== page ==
A year ago, Prime Minister Narendra Modi’s announcement to commemorate the ‘Partition Horrors Remembrance Day’ on August 14 sparked intense debate across the political landscape. The backlash was swift as opposition parties such as the Congress, the Communist Party of India (Marxist) (CPI (M)), and so on, slammed the PM and his decision. On the other hand, Pakistan’s Foreign Office had taken to Twitter and released a strongly worded statement in retaliation, calling this move a “political stunt”.
The Horrors Of The Partition Of India
The partition of India was arguably one of the most tragic turning points in South Asian history, leading to an unprecedented outbreak of violence that not many could have anticipated while Delhi prepared to celebrate the country’s hard earned freedom from British Raj. The underlying tensions along secular lines became increasingly prominent in the years preceding partition, as a culmination of several factors, including the infamous ‘divide and rule’ policy of the colonisers.
The two independent states were created along communal lines, with the idea of a Hindu-majority India and Muslim-majority Pakistan. A line was drawn in sand and ice, created by Cyril Radcliffe, a British lawyer who was given five weeks to divide a country he had never set foot in, writing the future of millions of people at once. During the process of this division, regions like Punjab and Bengal that had nearly equal numbers of Hindu and Muslim population proved difficult. These regions particularly witnessed the most intense violence.
Prior to partition, Hindus accounted for nearly 70 percent of the population, while Muslims only made up a quarter. As the country was moving towards freedom, on the political front, divisions between the Indian National Congress and the Muslim League widened. While leaders like Mahatma Gandhi and Jawaharlal Nehru wanted a unified India, Muhammad Ali Jinnah, allegedly, publicly rejected the notion, as the latter party was concerned about the former party’s supposed representation of Hindu interests. Jinnah argued that the Hindu majority would control the Muslim minority, which is why the party demanded autonomy through the creation of Pakistan.
Radcliffe and his team, none of whom reportedly had any prior experience of India’s culture or political landscape, split the provinces in two roughly half, soon-to-be independent nations. This led to the creation of a split East and West Pakistan. Louis Mountbatten, the last Viceroy of India, refused to issue the maps until two days later, in an attempt to keep the international focus on Britain. However, this led to the largest human migration in history, as at least 18 million became uncertain of where the borders were, and left their homes to get to the “right” country. This led to hundreds and thousands of people ending up in the “wrong” nation, as they separated eastern Bengal (now Bangladesh) from the rest of Pakistan, by thousands of miles.
This severely mismanaged situation led to what could only be described as carnage, with Hindus and Sikhs fleeing what would soon be Pakistan, and Muslims fleeing in the opposite direction. The number of people killed during this time is estimated to be between 200,000 and 2 million. Houses were burned and looted, women were raped, and even children weren’t spared at the time. The trains carrying refugees would arrive at the stations full of dead bodies as passengers were killed by mobs on the way. These were called “blood trains”, as described by Nisid Hajari, the author of ‘Midnight’s Furies: The Deadly Legacy of India’s Partition’.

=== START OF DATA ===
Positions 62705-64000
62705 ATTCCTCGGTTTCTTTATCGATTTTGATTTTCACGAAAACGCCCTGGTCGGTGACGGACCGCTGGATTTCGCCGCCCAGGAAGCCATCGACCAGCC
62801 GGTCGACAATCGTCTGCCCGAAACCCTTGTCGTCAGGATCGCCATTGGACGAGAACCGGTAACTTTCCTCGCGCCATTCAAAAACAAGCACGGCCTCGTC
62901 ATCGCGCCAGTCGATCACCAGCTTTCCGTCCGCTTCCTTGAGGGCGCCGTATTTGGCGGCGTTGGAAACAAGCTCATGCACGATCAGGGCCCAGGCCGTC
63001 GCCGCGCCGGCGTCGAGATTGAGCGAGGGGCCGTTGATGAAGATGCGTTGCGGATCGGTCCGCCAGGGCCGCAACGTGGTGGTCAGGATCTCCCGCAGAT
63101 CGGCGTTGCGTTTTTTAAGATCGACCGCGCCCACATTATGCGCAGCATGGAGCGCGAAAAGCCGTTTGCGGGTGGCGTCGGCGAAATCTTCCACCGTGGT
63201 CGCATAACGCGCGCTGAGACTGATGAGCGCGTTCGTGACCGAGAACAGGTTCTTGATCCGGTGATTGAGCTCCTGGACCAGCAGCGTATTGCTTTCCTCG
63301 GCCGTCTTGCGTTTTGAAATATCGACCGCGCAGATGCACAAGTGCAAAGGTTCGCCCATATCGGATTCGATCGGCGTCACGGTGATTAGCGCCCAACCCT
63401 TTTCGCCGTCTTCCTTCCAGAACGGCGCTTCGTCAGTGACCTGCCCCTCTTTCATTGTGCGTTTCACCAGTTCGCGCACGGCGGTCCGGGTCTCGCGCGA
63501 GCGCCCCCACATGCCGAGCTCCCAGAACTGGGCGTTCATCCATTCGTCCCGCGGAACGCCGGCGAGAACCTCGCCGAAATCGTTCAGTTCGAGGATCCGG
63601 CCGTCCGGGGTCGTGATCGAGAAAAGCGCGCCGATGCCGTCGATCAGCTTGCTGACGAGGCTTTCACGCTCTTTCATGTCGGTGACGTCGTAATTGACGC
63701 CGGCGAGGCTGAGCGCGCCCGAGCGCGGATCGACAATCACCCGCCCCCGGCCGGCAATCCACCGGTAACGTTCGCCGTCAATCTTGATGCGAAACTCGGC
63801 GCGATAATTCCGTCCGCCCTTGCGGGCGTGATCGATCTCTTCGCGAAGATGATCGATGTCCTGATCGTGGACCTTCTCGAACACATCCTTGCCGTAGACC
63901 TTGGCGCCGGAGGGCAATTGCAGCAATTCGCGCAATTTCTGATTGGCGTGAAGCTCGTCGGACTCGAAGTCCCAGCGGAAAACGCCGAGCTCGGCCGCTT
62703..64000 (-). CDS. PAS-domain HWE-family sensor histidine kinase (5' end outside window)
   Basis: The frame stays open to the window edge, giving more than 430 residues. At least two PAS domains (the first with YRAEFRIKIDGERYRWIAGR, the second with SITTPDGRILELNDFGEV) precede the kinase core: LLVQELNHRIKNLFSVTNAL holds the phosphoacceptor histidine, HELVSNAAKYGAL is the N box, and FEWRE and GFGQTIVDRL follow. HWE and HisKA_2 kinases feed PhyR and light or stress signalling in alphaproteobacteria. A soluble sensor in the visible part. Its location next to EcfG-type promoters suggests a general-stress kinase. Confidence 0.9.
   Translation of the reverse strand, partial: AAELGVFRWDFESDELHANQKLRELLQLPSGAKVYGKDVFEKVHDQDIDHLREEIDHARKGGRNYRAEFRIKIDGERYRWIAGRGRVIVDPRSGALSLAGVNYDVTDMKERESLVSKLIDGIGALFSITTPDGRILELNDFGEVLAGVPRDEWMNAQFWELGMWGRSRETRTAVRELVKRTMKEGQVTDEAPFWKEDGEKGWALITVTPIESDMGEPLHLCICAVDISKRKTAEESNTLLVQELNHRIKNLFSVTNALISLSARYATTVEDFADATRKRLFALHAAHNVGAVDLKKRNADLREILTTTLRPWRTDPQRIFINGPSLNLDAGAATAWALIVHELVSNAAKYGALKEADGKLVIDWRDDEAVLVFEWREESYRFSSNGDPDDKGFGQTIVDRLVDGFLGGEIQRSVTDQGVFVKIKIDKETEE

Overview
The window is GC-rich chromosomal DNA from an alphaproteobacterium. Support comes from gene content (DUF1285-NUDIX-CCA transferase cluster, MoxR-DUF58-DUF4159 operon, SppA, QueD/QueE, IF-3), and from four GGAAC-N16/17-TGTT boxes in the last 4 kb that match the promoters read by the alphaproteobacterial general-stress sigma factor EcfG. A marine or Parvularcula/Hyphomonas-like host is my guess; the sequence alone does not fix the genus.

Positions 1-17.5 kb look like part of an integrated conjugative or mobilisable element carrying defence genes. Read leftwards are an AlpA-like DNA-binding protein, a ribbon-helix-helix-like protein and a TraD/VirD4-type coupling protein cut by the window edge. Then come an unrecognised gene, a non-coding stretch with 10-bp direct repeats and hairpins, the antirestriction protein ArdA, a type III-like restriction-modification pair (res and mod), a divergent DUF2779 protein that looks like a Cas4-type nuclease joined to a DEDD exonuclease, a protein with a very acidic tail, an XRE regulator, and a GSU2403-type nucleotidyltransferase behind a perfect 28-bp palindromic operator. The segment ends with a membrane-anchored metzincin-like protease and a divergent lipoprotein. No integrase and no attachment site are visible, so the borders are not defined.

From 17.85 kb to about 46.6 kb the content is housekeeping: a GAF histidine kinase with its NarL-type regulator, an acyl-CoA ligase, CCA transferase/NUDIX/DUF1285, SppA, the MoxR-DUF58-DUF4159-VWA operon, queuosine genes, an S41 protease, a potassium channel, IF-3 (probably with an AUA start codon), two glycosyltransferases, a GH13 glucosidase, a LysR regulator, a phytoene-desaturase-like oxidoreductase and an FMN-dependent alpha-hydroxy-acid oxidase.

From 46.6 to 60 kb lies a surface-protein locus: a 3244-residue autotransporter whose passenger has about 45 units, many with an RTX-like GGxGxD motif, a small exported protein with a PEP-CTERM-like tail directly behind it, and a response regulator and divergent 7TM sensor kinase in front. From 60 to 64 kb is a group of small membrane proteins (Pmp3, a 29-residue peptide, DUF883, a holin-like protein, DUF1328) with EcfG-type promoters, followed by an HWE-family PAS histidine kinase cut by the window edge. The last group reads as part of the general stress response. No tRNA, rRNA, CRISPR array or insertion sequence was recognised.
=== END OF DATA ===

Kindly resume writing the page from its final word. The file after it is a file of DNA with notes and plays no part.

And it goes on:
“Gangs of killers set whole villages aflame, hacking to death men and children and the aged while carrying off young women to be raped. Some British soldiers and journalists who had witnessed the Nazi death camps claimed Partition’s brutalities were worse: pregnant women had their breasts cut off and babies hacked out of their bellies; infants were found literally roasted on spits,” wrote Hajari in his book that describes the partition and its aftermath.
By 1950, when violence had slowly started to fade, it is estimated that 3.4 million people were missing or dead, and more than 15 million people had been uprooted from the homes they had known all their lives. Initially, the British would deliberately emphasise on the differences to maintain their dominance over the region. As geographer AJ Christopher told the National Geographic, colonial administrators would use religion or skin colour to isolate and segregate their subjects. In India, they created limited political roles, the process for which would pit Hindus against Muslims. This went on for nearly two centuries, creating animosity between the two groups. The result? Violence and bloodshed, the narratives of which are still fresh in the minds of those who witnessed it first hand, and memories that still haunt them.
‘Partition’s Pains Can Never Be Forgotten’: PM Modi
On the eve of the independence day last year, Prime Minister Modi declared that August 14 would henceforth be observed as ‘Partition Horrors Remembrance Day’. He took to Twitter to make the announcement: “Partition’s pains can never be forgotten. Millions of our sisters and brothers were displaced and many lost their lives due to mindless hate and violence.” He added that this day would be commemorated in the memory of the “struggles and sacrifices of our people”.
PM Modi also tweeted, “May the Partition Horrors Remembrance Day keep reminding us of the need to remove the poison of social divisions, disharmony and further strengthen the spirit of oneness, social harmony and human empowerment.” Subsequently, Union Home Minister Amit Shah tweeted, “The wound of the partition of the country and the grief of losing loved ones cannot be described in words. I am sure that Partition Horrors Remembrance Day will strengthen peace, love and unity by eliminating the ill-will of discrimination and malice from society.”
The Union Home Ministry had also issued a notification: “While at the stroke of midnight of 14th-15th August, 2021, the entire nation will be celebrating the 75th Independence Day, the pain and violence of Partition has remained deeply etched in the nation’s memory.” It added, “While the country has moved on to become the largest democracy and the third-largest economy in the world, the pain of Partition suffered by the nation can never be forgotten.” The notification declared August 14 as ‘Partition Horrors Remembrance Day’ in remembrance of the people who lost their lives during partition, and to remind the present and future generations of Indians of the “pain and suffering” faced by fellow citizens at the time.
BJP President JP Nadda also lauded this move and said that “appeasement” politics and forces of negativity took roots in the country because of partition. Echoing his words, Amit Shah and Union Defence Minister Rajnath Singh called it a “sensitive” move by PM Modi, while others attacked the Congress and India’s first Prime Minister Jawarhlal Nehru’s legacy. “More than 2 cr people lost their life. Country lost a significant portion of its territory. Nehruvian legacy & its proponents tried to whitewash the tragedy fearing accountability. Country will always remember the tragedy & millions of sacrifices,” said Rashtriya Swayamsevak Sangh (RSS) pracharak BL Santhosh.